JODY HOLTON: Are air fryers really a healthy option for cooking?
We all know that fried foods are certainly on the “naughty” list. Although it’s well understood that foods fried in hydrogenated oils can lead to a wide range of health complications, including weight gain, they’re still readily consumed each and every day.
Like any industry, especially the food and cooking sector, if there’s a need for something in the market, a product will be made to meet that demand. As we learn more and more about our diet, more specifically unhealthy fats, new solutions are offered to those aiming to protect their health.
Many of us are consuming a diet high in fat, salt and sugar. For those who love a side of sweet potato fries here and there, is an air fryer a healthier solution? Can you still enjoy those foods you love without the guilt and calories?
Less than a decade ago, the revolutionary air fryer was introduced to the market. Instead of using fat and oil to fry foods, this appliance was designed to fry without needing to dunk food in oil. In fact, most foods within this cooking device require no oil at all — just hot air.
In just 10 to 12 minutes, for instance, you can cook a batch of fries, using just half a spoonful of oil. And that’s just the beginning. From cakes to nuggets, burgers to steaks, foods can be rapidly cooked to achieve the same results when frying, toasting, baking or roasting.
More than 7 million have been sold around the globe. At up to $299 a unit for some models, is it really worth the investment? Is it a healthier solution?
Researchers found that air frying significantly reduced moisture and oil uptake. In terms of free fatty acids, peroxide values and other physicochemical changes, researchers reported greater changes in the oil extracted from traditional frying methods, in comparison to air frying. Overall, researchers concluded that using an air-fryer is, in fact, a healthier technique.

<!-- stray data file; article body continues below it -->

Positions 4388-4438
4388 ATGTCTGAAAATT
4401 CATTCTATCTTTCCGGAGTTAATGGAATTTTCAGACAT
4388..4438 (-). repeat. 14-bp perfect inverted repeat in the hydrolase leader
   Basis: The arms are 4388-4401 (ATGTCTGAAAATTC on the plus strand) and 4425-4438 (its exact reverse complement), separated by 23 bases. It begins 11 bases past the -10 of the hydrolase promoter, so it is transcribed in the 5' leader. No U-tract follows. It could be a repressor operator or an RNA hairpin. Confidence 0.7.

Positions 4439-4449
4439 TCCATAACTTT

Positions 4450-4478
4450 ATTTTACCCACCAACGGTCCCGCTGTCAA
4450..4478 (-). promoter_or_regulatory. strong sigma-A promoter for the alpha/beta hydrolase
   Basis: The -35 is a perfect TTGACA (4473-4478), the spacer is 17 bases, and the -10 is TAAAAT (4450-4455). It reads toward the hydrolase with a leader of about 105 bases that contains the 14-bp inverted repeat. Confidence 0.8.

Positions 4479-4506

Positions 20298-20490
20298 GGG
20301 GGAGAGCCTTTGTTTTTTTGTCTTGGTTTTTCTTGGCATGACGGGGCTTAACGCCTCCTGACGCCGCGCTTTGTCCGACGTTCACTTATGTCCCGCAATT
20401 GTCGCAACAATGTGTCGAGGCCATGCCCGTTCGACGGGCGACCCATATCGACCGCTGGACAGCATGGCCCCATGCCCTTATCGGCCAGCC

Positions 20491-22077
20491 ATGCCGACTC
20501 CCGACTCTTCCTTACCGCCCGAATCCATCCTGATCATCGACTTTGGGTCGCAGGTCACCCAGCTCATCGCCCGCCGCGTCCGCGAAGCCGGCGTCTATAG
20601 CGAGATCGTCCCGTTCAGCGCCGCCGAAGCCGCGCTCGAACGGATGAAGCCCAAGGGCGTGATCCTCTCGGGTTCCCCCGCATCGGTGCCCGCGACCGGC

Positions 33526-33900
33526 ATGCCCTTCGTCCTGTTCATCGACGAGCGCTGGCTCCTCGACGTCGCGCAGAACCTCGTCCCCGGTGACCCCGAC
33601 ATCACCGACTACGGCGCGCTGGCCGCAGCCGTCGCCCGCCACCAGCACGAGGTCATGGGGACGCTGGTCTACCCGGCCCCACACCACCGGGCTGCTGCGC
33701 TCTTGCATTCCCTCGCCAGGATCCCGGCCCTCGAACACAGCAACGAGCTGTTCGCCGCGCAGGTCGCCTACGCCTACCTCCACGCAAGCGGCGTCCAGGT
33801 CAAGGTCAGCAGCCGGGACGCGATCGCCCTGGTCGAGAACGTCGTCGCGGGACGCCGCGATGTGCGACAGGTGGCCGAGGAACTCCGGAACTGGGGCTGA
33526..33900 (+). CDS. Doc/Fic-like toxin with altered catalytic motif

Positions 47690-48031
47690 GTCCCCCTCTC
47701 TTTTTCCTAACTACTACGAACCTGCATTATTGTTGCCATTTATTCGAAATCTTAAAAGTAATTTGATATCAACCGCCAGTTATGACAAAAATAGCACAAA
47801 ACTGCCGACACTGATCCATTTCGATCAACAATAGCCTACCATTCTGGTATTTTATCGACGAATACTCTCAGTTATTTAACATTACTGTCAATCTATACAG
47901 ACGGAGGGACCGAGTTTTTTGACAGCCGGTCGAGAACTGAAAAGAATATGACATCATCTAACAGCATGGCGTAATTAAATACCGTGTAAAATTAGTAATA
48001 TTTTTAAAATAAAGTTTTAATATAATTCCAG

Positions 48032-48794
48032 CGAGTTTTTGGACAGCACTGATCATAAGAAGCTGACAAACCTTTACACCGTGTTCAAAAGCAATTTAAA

However, don’t stop reading yet. One important thing to note is the possibility of increased free radicals. Even if little oil is used, the type of oil, the temperature, the food that’s been cooked and aeration all influence the formation of free radicals. If you’re a fan of air frying, at least use oils that do not oxidize easily, such as coconut oil.
The simple answer, if you are in the habit of eating quantities of traditionally fried foods, is yes.
But, and you knew this was coming …Before you jump for joy, however, when looking at the big picture, it’s better to move away from “fried” foods, even if they’re not dredged in oil. At the end of the day, the foods that air-frying enthusiasts gravitate towards aren’t the healthiest options.
Fries, donuts, breaded chicken are all high in carbs and starches that turn to sugar in your system. Not only are these types of foods void of key nutrients, but when cooking at high temperatures, certain vitamins and minerals are reduced during the cooking process, including:
- Fat-soluble vitamins: vitamins A, D, E and K
- Minerals: potassium, sodium, calcium and magnesium
- Water-soluble vitamins: vitamin C and B-complex vitamins
Based on the air fryer, instead of getting excited, thinking you can eat more high-fat foods without the associated risk of frying, why not invest in more fresh whole foods? After all, more nutrient-dense, raw foods will do you good — and it’s not like you’re going to be air frying eggplant or spinach, are you?
The moral of the story here is that air frying is certainly a healthier solution for those who love a bowl of fries or a quick-and-easy baked cake. But, when it all boils down, this device encourages you to choose low-quality, nutrient-void foods.
Although air frying may seem like a fancy device that can improve your health, just remember this: cooking well doesn’t mean cooking fancy. Go back to basics. Eat a colorful diet and you’ll be on your way to positive health.